The only thing you would need to do with an Arduino Uno is connect the push-button switches and a coil-driver for your relay. The built-in Arduino clock is accurate enough for your purposes. I can help you with the coil driver if you can provide coil specifications for whatever relay you buy... I need to know whether coil is AC or DC and the pull-in voltage. Make sure the relay has a continuous-duty rating because it will be energized for many hours while the tenants are getting comfortably cozy. I have several Arduino Uno microcomputers waiting for something to do, so I could probably breadboard something for you in my "spare time" and program it and test it. Wife allocates my "spare time" so don't expect quick results. Any of several dozen people here can also do the programming. It's a pretty simple application. You would just provide the hardware and connect everything, although I think you might like programming the Arduino. It uses a compiled version of the C language and there are lots of forums on the web to get you started, along with plenty of free help.

    So, what do you think? Discrete logic or Arduino?

  11. flippineck


    Sep 8, 2013

    I looked up a 555 astable and counter -

    Tried plugging in some numbers & it looks like it'll be ideal for the immediate task.

    I'll use the highest four bits, from those I should be able to get 24h, 12h, 6h and 3h timings with a 300 microfarad and some 68k resistors on the 555 circuit. If I add a 10k pot in series with one of the R's, I can hopefully get some adjustment on the timing.

    Then I'll use your D-type flip flop suggestion to detect the count? Not sure how I'll actually wire this but it sounds sensible. I'm envisioning something like a small reed relay feeding a heavier duty SPDT to do the 240V grunt work.

    Time is tight, so many pressing humdrum things to do & not enough hours in the day. I think I can rig the above up quite quickly and painlessly to get my bills down right now. But in the long term I definitely fancy having a play with the Arduino. so I might order one purely as a 'plaything'

    I tried learning C once (it was pure original C using DJ Delorie's DJGPP DOS compiler) and I managed to write a half-decent 'pong' game for the PC with it, IIRC using embedded assembler to perform direct screen memory access. I found C doable, if a bit taxing on the brain. I lost the plot on pointers though.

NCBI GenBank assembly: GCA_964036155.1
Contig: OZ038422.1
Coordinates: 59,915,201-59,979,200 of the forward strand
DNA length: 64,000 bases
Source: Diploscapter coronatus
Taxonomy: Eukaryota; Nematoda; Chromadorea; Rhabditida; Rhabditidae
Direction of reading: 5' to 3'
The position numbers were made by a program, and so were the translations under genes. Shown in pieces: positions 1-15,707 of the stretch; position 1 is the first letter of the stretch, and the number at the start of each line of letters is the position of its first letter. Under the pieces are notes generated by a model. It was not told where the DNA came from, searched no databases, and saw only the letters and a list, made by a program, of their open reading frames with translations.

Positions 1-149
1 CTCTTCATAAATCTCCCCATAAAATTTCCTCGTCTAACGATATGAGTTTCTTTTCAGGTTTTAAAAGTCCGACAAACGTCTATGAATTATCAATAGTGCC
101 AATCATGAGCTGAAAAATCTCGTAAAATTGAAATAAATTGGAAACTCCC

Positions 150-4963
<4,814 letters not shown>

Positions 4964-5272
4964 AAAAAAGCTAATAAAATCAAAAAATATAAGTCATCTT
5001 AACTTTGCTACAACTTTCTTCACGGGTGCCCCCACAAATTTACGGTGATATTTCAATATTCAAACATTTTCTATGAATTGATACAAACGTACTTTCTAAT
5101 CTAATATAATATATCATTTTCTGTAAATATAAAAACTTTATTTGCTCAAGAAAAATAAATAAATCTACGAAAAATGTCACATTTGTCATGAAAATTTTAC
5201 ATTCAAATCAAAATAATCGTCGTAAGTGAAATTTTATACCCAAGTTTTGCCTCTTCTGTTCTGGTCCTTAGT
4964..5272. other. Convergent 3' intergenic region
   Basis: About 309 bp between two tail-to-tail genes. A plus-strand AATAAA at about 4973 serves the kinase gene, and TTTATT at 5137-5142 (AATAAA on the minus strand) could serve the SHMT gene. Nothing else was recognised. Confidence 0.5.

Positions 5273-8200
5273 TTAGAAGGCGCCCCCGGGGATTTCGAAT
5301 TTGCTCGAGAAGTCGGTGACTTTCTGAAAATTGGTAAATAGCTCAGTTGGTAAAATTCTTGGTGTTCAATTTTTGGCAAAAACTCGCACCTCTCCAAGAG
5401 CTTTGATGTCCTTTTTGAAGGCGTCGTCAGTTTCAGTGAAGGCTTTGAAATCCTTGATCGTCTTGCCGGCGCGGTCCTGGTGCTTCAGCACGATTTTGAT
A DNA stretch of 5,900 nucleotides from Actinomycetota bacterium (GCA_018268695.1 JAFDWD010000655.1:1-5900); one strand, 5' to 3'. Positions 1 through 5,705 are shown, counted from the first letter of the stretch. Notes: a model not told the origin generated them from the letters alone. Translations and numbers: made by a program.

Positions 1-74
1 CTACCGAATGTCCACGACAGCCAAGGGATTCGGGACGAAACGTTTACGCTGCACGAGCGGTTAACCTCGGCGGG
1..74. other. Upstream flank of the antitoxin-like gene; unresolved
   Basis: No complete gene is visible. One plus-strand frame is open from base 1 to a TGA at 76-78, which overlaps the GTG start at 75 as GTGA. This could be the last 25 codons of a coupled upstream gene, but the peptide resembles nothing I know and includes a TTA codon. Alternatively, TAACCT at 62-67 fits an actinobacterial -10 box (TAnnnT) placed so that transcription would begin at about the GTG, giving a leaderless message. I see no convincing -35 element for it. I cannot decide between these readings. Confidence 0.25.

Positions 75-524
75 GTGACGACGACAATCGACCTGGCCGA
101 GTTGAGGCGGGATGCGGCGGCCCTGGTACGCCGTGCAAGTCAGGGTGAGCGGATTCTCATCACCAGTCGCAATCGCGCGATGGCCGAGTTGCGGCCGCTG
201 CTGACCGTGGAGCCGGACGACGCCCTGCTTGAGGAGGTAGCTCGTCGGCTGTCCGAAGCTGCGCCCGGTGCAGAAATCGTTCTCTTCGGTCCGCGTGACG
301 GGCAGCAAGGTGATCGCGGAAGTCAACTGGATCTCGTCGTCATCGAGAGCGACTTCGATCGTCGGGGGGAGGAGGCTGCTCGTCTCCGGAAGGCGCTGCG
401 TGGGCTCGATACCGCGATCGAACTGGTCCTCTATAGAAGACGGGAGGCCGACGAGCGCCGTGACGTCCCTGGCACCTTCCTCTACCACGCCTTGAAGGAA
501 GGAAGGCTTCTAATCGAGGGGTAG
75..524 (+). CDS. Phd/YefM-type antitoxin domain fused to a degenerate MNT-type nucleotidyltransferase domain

My favourite language is still BASIC. Wonder if anyone does a BASIC compiler for the Arduino?
  12. hevans1944

    hevans1944 Hop - AC8NS

    Jun 21, 2012
    It should be pretty simple to wire up a 555 and use it to clock a single 74HC4040, but I would not recommend that. With a single 12-bit counter, the maximum frequency division ratio is two to the twelfth power or 4096, but you don't get the full benefit of that. If you use the zero-to-one transition of bit 11 of the counter as your longest time interval, then it will become set on the 2048th clock pulse and remain set until the 4096th clock pulse. The 4096th clock pulse will cause the counter to "roll over" to all bits cleared to zero. Essentially, that last counter bit doesn't do much for you, except to get set when the first eleven bits roll over to zero.

    So, if you use the zero-to-one transition of bit 11 to represent 24 hours, this will occur after 2048 clock pulses when the counter changes from 0111 1111 1111 to 1000 0000 0000 on clock pulse 2048. The next clock pulse will advance the counter to 1000 0000 0001 and it will require 2047 additional clock pulses to "roll over" from 1111 1111 1111 to 0000 0000 0000.

    Since you are going to use the event of bit 11 transitioning from zero to one after 2048 clock pulses, you don't get the benefit of those additional 2048 counts in extending the time delay. Effectively, the bit 11 transition from zero to one occurs after 2048 input clock pulses. That means, if bit 11 is to represent a time-out after 24 hours = 86,400 seconds, then 2408 clock pulses must occur during the 24 hour interval and the time between pulses is 86,400 / 2048 = 42.2 seconds (about). That's not an impossibly long time for a 555 timer, so go ahead and try it.